Portland’s plan to buy police body cameras before developing policies governing how they’ll be used drew criticism at Wednesday’s City Council meeting, where community members turned out to testify for a different approach.

Commissioner Jo Ann Hardesty, who once supported the plan to move forward, is reconsidering her position after hearing community input.

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“I am concerned that we’re asking for the wrong thing,” City Commissioner Jo Ann Hardesty said during a presentation on the acquisition process by Tammy Mayer, the Portland Police Bureau’s body camera program manager. “What you’re asking for in your requirements are not consistent with what the needs are that we have for this body cam program.”

A tentative timeline for the $2.6 million contract would have vendor demonstrations happening in mid-April, and a two-month pilot program launching in August.

The U.S. Department of Justice is requiring a body camera program as a necessary step to bring the city back into compliance with a 2014 settlement over Portland police use of force. In a letter sent to city attorney Robert Taylor and Police Chief Chuck Lovell in November, federal prosecutors outlined their expectations for the city’s body camera policies. In that letter, the Justice Department lawyers said that, while the city would retain ownership and control of body cam footage, they would like a third-party vendor to maintain the recordings.

“If the (request for proposal) doesn’t start out with a third-party vendor, then we are failing ourselves,” Hardesty said. “We’re going to end up piloting something that we don’t want, and we’re going to end up implementing it.”

Mayer said that purchasing body cameras is a separate issue from determining policies such as whether it’s the city or a third party that should manage video data.

A Portland police officer photographed from behind.

A 2016 OPB file photo of a Portland officer. The city's police bureau has agreed to obtain and adopt body cameras for officers under an agreement with the U.S. Department of Justice.

Bryan M. Vance / OPB

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“The policy at the local agency determines who can see the data,” Mayer said. “If officers can review it prior or after doing the reports, if the training division can use it for training classes, if supervisors have a requirement to randomly view videos to make sure policies are being complied with – all of that piece is determined in the policy.”

Community members who offered testimony at Wednesday’s City Council meeting unanimously agreed that a body camera policy should be written before the city makes major purchases.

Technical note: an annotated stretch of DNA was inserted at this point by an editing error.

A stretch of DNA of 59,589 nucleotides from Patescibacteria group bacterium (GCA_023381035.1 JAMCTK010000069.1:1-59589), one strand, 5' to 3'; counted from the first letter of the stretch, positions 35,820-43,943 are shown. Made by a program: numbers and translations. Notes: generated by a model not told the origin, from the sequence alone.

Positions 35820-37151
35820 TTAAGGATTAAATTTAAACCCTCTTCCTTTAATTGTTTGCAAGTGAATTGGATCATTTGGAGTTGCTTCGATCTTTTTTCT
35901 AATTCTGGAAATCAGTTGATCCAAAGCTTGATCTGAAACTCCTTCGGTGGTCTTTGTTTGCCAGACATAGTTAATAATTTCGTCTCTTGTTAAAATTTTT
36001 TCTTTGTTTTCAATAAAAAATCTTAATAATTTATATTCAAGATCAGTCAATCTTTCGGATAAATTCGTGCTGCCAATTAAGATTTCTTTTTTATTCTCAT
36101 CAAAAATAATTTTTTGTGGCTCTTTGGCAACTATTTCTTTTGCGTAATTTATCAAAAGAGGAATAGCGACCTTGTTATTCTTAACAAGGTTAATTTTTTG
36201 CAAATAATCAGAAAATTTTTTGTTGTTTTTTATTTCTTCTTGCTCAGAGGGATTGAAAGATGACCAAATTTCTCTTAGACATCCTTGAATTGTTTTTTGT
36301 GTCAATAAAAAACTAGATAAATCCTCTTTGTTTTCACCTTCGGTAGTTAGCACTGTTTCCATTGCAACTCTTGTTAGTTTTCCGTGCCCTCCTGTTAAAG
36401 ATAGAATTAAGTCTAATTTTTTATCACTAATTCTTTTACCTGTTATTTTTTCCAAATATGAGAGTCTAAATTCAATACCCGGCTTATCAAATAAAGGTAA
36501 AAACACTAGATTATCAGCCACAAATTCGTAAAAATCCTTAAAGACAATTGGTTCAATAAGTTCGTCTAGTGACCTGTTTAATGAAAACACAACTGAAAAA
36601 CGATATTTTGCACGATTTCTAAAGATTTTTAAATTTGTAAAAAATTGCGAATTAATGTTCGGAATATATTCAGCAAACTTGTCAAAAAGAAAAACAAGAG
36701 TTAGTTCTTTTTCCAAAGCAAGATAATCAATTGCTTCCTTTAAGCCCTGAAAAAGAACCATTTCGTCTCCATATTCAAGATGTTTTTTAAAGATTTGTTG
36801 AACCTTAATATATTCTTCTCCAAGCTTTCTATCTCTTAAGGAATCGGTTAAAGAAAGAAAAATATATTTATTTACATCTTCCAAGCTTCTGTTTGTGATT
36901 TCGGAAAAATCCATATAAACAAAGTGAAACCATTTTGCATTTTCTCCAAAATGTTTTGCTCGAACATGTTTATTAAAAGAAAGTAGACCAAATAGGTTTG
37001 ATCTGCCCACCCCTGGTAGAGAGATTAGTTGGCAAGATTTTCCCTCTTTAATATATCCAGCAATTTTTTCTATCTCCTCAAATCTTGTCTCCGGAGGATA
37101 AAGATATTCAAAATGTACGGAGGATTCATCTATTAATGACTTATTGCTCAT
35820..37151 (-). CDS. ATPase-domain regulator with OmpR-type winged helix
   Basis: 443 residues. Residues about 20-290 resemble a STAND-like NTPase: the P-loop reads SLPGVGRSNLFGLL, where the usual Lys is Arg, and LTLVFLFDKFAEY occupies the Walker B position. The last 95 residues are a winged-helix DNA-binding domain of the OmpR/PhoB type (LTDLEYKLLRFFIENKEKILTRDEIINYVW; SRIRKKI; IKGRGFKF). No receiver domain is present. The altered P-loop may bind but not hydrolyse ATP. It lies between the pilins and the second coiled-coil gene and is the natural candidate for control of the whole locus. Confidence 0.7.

Many body camera platforms have advanced capabilities that can activate the cameras in tense situations without requiring action by an officer. For example, some cameras activate anytime a car’s lights and sirens are turned on or if an officer draws their weapon. If the final policy the city writes requires cameras to be activated in those situations, but the body cameras the city obtains do not have those capabilities, it will fall on officers to turn their cameras on.

“If you start with the policy first and then purchase, the policy will reflect more what I think the city and community is trying to do here,” said Sandy Chung, executive director of the ACLU of Oregon. “There may be issues that we’re not even thinking about that will really come out through the policy discussion.”

Chung said the city is putting itself at a disadvantage by purchasing cameras before writing the policies.

A potentially complicating factor: Body-camera policies are still being hammered out in negotiations between the city and Portland Police Association, the union representing rank-and-file officers. Those negotiations are happening in private, although the public got a rare glimpse of the tensions Sunday during a Portland Committee on Community-Engaged Policing meeting, attended by police union President Aaron Schmautz and U.S. Justice Department lawyers.

The police union wants officers who have used force to be able to review camera footage before writing their reports, a practice known as “prereview.” The Department of Justice and community organizations insist that officers should have to write their reports first before reviewing footage and, if necessary, writing a supplemental report.

Schmautz said “20 out of the 22 largest police agencies in the country allow for prereview.”

Jared Hager, an assistant U.S. attorney for the District of Oregon overseeing the settlement agreement, said a distinction needs to be made between what is common practice and what is best practice.

“Every agency in Oregon might do something a certain way, some of the big cities might do things a certain way, but those were the natural outgrowth of a union’s ability to bargain those provisions with their city governments,” Hager said. “To me, it reflects the strength of the union’s ability to bargain…it doesn’t necessarily represent a best practice.”

City Council will vote Feb. 9 on the proposed body camera acquisition plan.

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